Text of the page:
*Make notes in the margin to emphasize a pertinent highlighted word of phrase.
*Note cue words. They are almost always followed by important information
*Pay attention to the vast array of nonfiction features that signal importance.
*Pay attention to surprising information. It might mean you are learning something new.
*When finished, check to see that no more than half the paragraph is highlighted. As readers become more adept, one-third of the paragraph is a good measure for highlighting.
Nonfiction Features That Signal Importance
When a word is italicized, a paragraph begins with a boldface heading, or the text says "Most important,...." readers need to stop and take notice. This may sound obvious, but it's not. Titles, headings, framed text, and captions help focus readers as they sort important information from less important details. Nonfiction is one of the most accessible genres for reluctant and less experienced readers because the feature scaffold the reader's understanding. A photograph and a caption sometimes synthesizes the most important information on the page, rendering a complete reading of the text unnecessary. Nonfiction features are user-friendly.
Fonts and effects Teachers can note examples of different fonts and effects, such as titles, headings, boldface print, color print, italics, bullets, captions, and labels, which signal importance in text. We need to teach students that font and effect differences should be viewed as red flags that wave "This is important. Read carefully."
Cue words and phrases Nonfiction writing often includes text cues that signal importance. Signal words, like stop signs, warn readers to halt and pay attention. Proficient adult readers automatically attend to these text cues. Less experienced readers don't. We need to remember to point these signal words out to readers. Writers choose phrases such as for example, for instance, in fact, in conclusion, most important, but, therefore, on the other had,and such as so that readers will take note. Standardized test as well are full of cue words, and familiarity with these signals may boost scores.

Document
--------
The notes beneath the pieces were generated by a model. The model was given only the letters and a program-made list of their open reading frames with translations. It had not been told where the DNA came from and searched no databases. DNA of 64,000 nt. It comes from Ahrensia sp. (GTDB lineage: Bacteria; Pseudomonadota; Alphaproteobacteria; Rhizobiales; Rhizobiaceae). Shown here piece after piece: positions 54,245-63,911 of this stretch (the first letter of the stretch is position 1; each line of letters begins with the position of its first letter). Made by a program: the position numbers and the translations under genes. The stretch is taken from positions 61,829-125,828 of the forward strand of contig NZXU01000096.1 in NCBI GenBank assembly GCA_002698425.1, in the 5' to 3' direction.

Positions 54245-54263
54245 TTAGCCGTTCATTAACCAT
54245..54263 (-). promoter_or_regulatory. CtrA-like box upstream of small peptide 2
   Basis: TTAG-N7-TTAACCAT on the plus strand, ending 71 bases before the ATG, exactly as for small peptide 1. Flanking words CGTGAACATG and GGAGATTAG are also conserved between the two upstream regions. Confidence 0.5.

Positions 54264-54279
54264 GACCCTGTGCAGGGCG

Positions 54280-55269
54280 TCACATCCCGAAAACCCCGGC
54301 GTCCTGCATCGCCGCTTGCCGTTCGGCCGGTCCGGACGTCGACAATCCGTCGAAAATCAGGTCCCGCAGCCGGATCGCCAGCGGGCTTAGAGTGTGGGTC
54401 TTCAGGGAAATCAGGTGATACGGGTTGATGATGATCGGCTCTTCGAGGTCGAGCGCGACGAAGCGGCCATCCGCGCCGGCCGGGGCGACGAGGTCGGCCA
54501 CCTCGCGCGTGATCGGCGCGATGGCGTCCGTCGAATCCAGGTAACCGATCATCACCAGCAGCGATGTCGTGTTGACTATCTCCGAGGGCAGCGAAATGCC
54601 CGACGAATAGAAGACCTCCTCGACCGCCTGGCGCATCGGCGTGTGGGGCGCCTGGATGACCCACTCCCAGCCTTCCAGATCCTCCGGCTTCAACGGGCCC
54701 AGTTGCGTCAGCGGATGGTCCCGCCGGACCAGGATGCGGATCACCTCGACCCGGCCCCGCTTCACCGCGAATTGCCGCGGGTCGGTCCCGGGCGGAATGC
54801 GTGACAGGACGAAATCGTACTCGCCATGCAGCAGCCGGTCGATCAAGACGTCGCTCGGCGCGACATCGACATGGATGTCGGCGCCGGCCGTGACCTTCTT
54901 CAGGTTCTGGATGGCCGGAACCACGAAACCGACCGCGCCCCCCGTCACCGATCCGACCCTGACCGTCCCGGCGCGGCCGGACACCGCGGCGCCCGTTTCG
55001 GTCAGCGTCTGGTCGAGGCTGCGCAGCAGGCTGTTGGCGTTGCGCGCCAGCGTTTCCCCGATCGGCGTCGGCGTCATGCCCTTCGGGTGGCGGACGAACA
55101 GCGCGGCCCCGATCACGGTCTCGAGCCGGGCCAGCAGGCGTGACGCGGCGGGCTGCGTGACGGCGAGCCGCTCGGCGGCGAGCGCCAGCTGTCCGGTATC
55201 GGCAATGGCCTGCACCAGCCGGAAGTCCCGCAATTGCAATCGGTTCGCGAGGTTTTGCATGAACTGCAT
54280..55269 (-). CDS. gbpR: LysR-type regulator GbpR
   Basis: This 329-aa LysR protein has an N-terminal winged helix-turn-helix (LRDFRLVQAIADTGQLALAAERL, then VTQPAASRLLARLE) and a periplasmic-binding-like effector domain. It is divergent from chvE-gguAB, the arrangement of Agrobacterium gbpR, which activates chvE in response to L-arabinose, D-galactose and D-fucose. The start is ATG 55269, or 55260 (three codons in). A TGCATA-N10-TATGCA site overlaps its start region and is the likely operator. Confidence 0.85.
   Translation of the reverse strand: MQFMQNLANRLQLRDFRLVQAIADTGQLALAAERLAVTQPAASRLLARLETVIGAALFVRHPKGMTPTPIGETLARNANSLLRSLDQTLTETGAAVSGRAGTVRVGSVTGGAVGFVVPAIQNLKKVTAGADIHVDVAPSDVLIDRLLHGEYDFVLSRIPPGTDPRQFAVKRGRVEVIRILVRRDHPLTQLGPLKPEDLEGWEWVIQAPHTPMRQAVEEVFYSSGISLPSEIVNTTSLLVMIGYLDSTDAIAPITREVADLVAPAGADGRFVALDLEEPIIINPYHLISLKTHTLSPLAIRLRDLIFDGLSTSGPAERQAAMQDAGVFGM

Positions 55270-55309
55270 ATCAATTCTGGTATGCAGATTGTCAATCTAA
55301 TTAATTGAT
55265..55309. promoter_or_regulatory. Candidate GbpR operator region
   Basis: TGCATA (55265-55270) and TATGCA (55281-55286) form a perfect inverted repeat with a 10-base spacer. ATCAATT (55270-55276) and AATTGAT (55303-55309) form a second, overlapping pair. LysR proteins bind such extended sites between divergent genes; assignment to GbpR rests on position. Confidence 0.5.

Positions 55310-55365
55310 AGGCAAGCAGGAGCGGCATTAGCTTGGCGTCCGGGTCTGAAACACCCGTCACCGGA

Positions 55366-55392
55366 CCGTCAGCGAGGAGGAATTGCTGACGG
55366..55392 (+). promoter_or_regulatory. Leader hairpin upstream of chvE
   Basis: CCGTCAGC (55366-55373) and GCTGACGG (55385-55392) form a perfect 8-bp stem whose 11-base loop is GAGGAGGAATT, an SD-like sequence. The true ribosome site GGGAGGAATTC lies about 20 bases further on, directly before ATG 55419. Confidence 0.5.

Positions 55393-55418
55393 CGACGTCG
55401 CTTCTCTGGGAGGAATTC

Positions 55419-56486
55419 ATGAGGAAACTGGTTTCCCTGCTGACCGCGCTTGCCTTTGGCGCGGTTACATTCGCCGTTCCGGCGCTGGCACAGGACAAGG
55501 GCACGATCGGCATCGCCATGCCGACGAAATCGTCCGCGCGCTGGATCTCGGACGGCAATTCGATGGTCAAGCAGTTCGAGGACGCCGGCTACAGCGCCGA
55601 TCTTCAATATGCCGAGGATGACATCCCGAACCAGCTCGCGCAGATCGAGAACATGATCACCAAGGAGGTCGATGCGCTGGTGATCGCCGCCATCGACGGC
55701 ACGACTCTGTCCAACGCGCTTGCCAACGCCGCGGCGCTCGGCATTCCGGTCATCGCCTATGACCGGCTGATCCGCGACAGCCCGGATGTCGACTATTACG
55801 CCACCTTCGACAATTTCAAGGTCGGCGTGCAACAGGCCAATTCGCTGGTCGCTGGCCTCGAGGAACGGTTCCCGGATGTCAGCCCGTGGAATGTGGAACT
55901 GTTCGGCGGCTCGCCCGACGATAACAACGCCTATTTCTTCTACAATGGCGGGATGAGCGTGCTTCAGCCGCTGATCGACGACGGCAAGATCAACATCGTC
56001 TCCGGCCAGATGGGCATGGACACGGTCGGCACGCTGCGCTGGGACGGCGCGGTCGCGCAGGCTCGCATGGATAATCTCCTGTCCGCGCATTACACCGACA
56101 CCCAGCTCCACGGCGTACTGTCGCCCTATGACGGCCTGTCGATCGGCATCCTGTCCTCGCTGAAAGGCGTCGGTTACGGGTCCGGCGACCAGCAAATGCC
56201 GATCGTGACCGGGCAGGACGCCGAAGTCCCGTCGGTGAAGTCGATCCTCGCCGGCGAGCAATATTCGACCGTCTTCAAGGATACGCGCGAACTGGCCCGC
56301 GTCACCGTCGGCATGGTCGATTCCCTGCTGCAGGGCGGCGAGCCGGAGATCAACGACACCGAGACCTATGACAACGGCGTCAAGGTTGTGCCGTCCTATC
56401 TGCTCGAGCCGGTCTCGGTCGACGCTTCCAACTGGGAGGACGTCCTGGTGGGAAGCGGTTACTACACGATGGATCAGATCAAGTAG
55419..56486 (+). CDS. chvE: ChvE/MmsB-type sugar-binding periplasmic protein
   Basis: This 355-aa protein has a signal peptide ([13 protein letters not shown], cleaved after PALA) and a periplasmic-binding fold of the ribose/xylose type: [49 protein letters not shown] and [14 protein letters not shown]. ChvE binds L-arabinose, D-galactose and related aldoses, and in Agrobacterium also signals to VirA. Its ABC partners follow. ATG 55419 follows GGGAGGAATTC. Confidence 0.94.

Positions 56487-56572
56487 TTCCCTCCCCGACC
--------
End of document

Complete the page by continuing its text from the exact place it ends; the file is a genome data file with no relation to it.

Illustrations and photographs Illustrations play a prominent role in nonfiction to enhance reading comprehension. Nonfiction trade books and magazines brim with colorful photographs that capture young readers and carry them deeper into meaning.
Graphics Diagrams, cut-aways, cross-sections, overlays, distribution maps, word bubbles, tables, graphs, and charts graphically inform nonfiction readers of important information.
Text organizers Teachers cannot assume that kids know concepts such as index, preface, table of contents, glossary, and appendix. When students are surveying different texts for information, knowledge of these text organizers is crucial for further research.
Text structures Expository text is framed around several structures that crop up in both trade and textbook publications and standardized test forms. Understanding different expository text structures gives readers a better shot at determining important information. These structures include cause and effect, problem and solution, question and answer, comparison and contrast, and description and sequence. If a student know what to look for in terms of text structure, meaning comes more easily. Grappling with nonfiction text structure and coming to understand it helps readers determine essential ideas.
Harvey, S., and Goudvis, A.,2000. Strategies That Work. York, ME: Stenhouse Publishers.
Ideas on how to teach determining importance:
response options for determining importance
Go back to the Comprehension Chart for other strategies a reader would use to solve comprehension problems or to deepen their understanding of a text.
If you know the reading level of your child or want to see what reading levels are in each grade please go to the Text Gradient Chart. You will also be able to check on the levels to find out the characteristics of each level and examples of titles that are found in that level.